YouTube became the newest technology platform on Thursday to restrict QAnon content, but the Alphabet unit didn’t directly ban posts on conspiracy theory like Facebook did last week.
Youtube CEO Susan Wojcicki speaks during the “What Matters Next” session during the Cannes Lions … [+]
Photo by Francois G. Durand / Getty Images
YouTube updated its policy to “ban content aimed at individuals or groups with conspiracy theories used to justify violence in the real world”.
Content that “threatens or harasses someone by suggesting they are involved in one of these harmful conspiracies like QAnon or Pizzagate” would be banned, YouTube said.
Previously, YouTube only removed QAnon content when it violated other policies related to hatred or harassment and attempted to de-reinforce “borderline” content that did not explicitly violate its rules.
Since 2019, YouTube’s effort to disamplify QAnon content has resulted in a 80% drop in views of prominent QAnon channels from referrals.
Some prominent Q channels have already been removed due to the action, but some are still on Twitter lamenting the ban.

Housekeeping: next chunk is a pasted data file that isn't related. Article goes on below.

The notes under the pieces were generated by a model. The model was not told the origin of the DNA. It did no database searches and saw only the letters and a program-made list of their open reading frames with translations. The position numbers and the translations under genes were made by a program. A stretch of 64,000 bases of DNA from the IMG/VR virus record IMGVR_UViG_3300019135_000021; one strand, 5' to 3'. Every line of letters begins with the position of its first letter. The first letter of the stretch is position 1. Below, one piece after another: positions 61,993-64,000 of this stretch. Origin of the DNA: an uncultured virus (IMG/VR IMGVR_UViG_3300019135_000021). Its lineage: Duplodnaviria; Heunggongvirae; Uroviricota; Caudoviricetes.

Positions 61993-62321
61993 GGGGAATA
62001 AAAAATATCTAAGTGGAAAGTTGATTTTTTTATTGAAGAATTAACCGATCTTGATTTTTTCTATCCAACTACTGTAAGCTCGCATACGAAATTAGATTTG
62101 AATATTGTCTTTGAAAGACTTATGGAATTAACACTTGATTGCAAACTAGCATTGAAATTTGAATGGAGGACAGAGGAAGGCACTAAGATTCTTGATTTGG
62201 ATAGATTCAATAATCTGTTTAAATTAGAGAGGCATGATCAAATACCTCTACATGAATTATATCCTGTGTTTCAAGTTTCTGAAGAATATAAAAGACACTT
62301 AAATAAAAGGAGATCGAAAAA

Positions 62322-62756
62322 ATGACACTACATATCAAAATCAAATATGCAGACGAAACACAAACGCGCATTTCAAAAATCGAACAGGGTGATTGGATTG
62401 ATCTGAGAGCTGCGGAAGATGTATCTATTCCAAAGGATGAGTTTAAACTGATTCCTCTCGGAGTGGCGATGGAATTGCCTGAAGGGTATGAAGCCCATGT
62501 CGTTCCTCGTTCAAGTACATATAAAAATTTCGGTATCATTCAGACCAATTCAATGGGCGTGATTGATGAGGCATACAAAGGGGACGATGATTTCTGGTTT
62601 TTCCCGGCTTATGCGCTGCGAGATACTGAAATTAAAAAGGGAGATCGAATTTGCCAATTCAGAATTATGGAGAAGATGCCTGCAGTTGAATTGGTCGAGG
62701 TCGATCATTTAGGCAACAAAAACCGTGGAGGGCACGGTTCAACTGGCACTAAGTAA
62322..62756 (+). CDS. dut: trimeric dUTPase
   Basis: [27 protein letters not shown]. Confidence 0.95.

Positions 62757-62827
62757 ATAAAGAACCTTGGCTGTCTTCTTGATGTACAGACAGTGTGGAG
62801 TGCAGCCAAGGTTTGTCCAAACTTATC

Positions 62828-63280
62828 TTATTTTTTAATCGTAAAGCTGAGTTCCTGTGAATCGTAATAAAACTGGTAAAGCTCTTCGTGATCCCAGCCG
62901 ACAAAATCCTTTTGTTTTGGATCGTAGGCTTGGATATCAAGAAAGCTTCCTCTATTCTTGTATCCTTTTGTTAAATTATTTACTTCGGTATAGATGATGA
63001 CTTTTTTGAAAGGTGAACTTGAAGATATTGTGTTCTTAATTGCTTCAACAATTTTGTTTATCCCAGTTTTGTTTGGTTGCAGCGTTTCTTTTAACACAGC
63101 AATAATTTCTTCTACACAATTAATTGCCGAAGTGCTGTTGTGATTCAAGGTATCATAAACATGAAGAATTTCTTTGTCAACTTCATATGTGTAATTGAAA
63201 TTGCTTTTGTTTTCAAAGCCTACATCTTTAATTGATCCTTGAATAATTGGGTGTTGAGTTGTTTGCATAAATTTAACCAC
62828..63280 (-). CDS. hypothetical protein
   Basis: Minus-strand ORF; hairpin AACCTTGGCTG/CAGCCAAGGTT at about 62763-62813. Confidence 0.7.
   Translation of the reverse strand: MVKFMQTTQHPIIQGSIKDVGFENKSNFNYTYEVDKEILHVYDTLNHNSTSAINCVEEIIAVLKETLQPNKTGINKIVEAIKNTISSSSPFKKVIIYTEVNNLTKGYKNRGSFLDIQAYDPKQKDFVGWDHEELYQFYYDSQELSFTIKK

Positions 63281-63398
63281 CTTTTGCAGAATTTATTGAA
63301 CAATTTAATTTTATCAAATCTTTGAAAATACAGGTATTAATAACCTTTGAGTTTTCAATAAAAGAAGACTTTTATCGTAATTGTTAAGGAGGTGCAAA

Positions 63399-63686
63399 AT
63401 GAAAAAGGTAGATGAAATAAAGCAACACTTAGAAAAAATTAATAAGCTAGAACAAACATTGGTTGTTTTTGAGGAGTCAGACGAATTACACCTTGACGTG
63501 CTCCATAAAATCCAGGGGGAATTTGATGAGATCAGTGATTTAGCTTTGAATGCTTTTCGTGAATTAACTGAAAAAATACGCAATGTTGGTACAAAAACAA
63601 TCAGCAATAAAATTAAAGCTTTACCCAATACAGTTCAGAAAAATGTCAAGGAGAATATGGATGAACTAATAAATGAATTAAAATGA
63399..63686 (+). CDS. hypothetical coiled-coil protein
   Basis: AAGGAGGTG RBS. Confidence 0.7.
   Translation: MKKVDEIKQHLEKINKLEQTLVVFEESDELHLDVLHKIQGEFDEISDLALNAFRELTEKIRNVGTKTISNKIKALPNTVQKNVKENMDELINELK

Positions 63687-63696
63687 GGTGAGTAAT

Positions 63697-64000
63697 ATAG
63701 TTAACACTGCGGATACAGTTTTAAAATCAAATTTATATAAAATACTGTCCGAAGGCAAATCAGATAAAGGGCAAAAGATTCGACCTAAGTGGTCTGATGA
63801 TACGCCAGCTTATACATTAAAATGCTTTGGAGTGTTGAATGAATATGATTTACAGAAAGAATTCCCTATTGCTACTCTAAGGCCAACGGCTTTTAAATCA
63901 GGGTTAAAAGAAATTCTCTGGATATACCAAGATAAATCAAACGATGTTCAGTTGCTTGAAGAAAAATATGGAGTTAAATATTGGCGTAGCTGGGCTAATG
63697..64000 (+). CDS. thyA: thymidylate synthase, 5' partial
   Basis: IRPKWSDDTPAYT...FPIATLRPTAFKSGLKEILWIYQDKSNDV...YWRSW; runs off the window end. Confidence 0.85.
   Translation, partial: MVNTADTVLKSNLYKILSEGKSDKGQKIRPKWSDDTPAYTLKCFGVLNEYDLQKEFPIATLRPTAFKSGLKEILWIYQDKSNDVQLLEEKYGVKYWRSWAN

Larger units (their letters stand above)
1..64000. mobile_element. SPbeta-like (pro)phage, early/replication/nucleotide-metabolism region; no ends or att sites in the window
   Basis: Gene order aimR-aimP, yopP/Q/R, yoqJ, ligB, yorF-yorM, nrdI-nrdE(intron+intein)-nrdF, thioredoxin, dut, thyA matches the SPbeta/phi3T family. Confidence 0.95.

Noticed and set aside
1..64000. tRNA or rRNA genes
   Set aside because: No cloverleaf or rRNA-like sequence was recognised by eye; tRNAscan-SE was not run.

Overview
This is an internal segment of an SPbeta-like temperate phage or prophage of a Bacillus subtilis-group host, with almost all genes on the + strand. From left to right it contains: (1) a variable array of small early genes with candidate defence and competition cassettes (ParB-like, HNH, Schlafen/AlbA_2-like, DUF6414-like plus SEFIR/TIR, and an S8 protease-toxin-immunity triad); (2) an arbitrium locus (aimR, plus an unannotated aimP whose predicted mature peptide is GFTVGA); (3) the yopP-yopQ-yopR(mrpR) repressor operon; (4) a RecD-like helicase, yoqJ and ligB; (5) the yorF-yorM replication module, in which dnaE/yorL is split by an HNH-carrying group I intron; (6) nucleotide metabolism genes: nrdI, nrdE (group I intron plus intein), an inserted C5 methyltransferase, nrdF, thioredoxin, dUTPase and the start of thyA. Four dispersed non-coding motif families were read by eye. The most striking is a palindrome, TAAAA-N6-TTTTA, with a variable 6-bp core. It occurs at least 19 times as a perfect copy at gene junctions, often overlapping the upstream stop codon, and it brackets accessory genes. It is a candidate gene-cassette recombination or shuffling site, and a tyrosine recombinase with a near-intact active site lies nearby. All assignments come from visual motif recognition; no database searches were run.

As QAnon grows in popularity, social media platforms are taking more aggressive action. Facebook banned QAnon earlier this month. Twitter blocked QAnon topics from its trending section in July. Etsy, Peloton, and Pinterest have also recently taken steps to curtail the fantastic conspiracy theory that says President Donald Trump is secretly fighting a child trafficking ring run by the Deep State and Satan-worshiped global elites.
What to look for
Even those that are banned may still be present on YouTube. QAnon followers often co-opt legitimate topics like #SaveTheChildren, use dog whistles, and disguise their terminology to evade filters. QAnon continues to have a strong presence, particularly on Twitter, despite company policies.